Sunday, 13 May 2012



Ljubljana is the capital of Slovenia. It is located in the centre of the country in the Ljubljana Basin, and is the centre of the City Municipality of Ljubljana. With approximately 272,000 inhabitants, it classifies as the only Slovenian large town. Throughout its history, it has been influenced by its geographic position at the crossroads of the Slavic world with the Germanic and Latin cultures.

For centuries, Ljubljana was the capital of the historical region of Carniola, and in the 20th century it became the cultural, educational, economic, political and administrative centre of Slovenia, independent since 1991. Its transport connections, concentration of industry, scientific and research institutions and cultural tradition are contributing factors to its leading position.

Around 2000 BC, the Ljubljana Marshes in the immediate vicinity of Ljubljana were settled by people living in pile dwellings. These lake-dwelling people lived through hunting, fishing and primitive agriculture. To get around the marshes, they used dugout canoes made by cutting out the inside of tree trunks. Around 50 BC, the Romans built a military encampment that later became a permanent settlement called Iulia Aemona (Emona). This entrenched fort was occupied by the Legio XV Apollinaris. In 452, it was destroyed by the Huns under Attila's orders, and later by the Ostrogoths and the Lombards. In the 6th century, the ancestors of the Slovenes moved in. In the 9th century, the Slovenes fell under Frankish domination, while experiencing frequent Magyar raids.
In the 15th century, Ljubljana became recognised for its art. After an earthquake in 1511, it was rebuilt in Renaissance style and a new wall was built around it. The Napoleonic interlude saw Ljubljana as "Laybach" become, from 1809 to 1813, the capital of the Illyrian Provinces. In 1815, the city became Austrian again and from 1816 to 1849 was the administrative centre of the Kingdom of Illyria in the Austrian Empire. In 1821 it hosted the Congress of Laibach, which fixed European political borders for years to come.

 In 1918, following the end of World War I and the dissolution of Austria-Hungary, the region joined the Kingdom of Serbs, Croats and Slovenes. In 1929, Ljubljana became the capital of Drava Banovina, a Yugoslav province. In 1941, during World War II, Fascist Italy occupied the city, and on 3 May 1941 made "Lubiana" the capital of an Italian "Provincia di Lubiana" with the former Yugoslav general Leon Rupnik as mayor. After the Italian capitulation, Nazi Germany took control in 1943 but formally the city remained the capital of an Italian province until 9 May 1945. 

After World War II, Ljubljana became the capital of the Socialist Republic of Slovenia, part of Communist Yugoslavia, a status it retained until 1991, when Slovenia became independent. Ljubljana remained the capital of Slovenia, which entered the European Union in 2004.

Slovenia lies at the meeting point of the Alpine, Pannonian and Mediterranean regions, whose cultural features are reflected in the choice of Slovenian cuisine. It is evident that traditional dishes are generally of rural origin, but nevertheless Slovenian cuisine is not without refinement and the element of surprise. The experience of Slovenian cuisine is inseparably connected with the concept of "gostilna" restaurants, traditional places to enjoy good food and wine in good company. Gostilnas often serve dishes prepared to old recipes using local ingredients. As Slovenian countryside is dotted with mainly small family farms and large-scale agricultural production is scarce, food ingredients are relatively healthy and often organically grown. Enjoying home-grown fruits, vegetables and other local farm produce is an important part of the way of life in Slovenia.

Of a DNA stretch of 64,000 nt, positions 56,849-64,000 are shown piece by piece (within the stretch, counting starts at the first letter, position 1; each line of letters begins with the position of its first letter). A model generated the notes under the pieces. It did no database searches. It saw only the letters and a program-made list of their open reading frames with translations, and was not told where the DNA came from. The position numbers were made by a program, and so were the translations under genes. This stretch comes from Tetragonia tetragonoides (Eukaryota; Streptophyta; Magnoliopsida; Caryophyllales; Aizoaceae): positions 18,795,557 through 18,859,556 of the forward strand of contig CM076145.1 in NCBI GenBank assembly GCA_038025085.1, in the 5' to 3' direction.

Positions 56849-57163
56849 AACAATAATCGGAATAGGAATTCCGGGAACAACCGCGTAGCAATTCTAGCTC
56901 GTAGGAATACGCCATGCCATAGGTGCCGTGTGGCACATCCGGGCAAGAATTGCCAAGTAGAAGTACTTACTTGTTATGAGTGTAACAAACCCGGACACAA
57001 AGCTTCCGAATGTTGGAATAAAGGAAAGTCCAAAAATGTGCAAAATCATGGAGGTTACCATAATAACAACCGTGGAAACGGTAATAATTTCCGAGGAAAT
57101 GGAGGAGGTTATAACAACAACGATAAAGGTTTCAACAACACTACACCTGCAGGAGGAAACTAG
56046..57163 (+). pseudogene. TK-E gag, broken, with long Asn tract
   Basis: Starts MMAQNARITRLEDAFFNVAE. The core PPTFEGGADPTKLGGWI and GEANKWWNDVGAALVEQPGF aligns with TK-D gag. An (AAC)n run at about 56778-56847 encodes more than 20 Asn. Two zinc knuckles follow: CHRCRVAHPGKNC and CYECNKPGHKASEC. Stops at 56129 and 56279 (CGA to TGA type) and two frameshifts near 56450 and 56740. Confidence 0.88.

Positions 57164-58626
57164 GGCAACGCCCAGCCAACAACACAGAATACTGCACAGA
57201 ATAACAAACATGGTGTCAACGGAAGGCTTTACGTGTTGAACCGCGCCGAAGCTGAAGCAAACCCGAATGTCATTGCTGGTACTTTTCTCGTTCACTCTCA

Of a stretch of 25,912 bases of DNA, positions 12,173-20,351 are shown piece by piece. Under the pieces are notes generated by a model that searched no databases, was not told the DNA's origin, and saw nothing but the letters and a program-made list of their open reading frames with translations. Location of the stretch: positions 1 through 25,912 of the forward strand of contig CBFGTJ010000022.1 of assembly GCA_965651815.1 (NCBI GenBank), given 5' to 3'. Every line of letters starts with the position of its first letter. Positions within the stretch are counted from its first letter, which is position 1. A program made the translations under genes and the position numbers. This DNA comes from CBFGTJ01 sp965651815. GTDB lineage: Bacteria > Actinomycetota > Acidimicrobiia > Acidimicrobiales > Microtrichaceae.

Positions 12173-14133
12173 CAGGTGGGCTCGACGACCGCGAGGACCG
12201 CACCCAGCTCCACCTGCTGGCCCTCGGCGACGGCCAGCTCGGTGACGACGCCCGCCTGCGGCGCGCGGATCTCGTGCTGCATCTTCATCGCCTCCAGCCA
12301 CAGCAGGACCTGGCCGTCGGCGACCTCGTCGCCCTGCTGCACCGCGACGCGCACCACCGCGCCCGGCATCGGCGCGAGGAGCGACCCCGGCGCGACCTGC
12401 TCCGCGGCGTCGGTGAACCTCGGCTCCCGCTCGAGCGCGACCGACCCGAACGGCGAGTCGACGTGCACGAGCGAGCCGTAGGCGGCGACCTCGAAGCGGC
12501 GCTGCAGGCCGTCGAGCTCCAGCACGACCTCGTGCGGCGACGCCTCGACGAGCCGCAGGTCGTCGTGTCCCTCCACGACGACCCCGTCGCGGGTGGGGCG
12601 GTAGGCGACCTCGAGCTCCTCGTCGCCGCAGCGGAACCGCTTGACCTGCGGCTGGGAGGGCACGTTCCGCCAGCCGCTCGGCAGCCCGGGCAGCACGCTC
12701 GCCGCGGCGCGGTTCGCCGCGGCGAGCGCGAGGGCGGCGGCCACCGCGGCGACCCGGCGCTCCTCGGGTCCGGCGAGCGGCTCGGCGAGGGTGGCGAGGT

Ljubljanians love to shop at the city's colourful and picturesque Central Market, designed by the architect Jože Plečnik. Also other food markets are generally popular and well stocked. In people's minds, organic and healthy food is closely connected with the concept of "home-grown". Among the popular novelties of recent times, for instance, are milk dispensers offering locally produced whole milk at a low price. For those with a more discerning palate there are a number of delicatessens offering quality certified foods from around Slovenia as well as wine bars and shops selling premium Slovenian wines.

In Ljubljana you can find a good choice of shops and special offers throughout the year. Apart from visiting large suburban shopping centres, you are recommended to experience shopping in small, centrally located boutique shops. Here you can get products from renowned international brands, original souvenirs and gift items, interesting creations from Slovenian fashion designers, remarkable fine art pieces and much more.

Ljubljana Quality (LQ) is a trademark identifying Ljubljana's restaurants and small shops meeting high standards of quality in terms of choice on offer, service, and facilities. Restaurants within the wider city area and all kinds of small centrally located shops are assessed by anonymous inspectors every two years.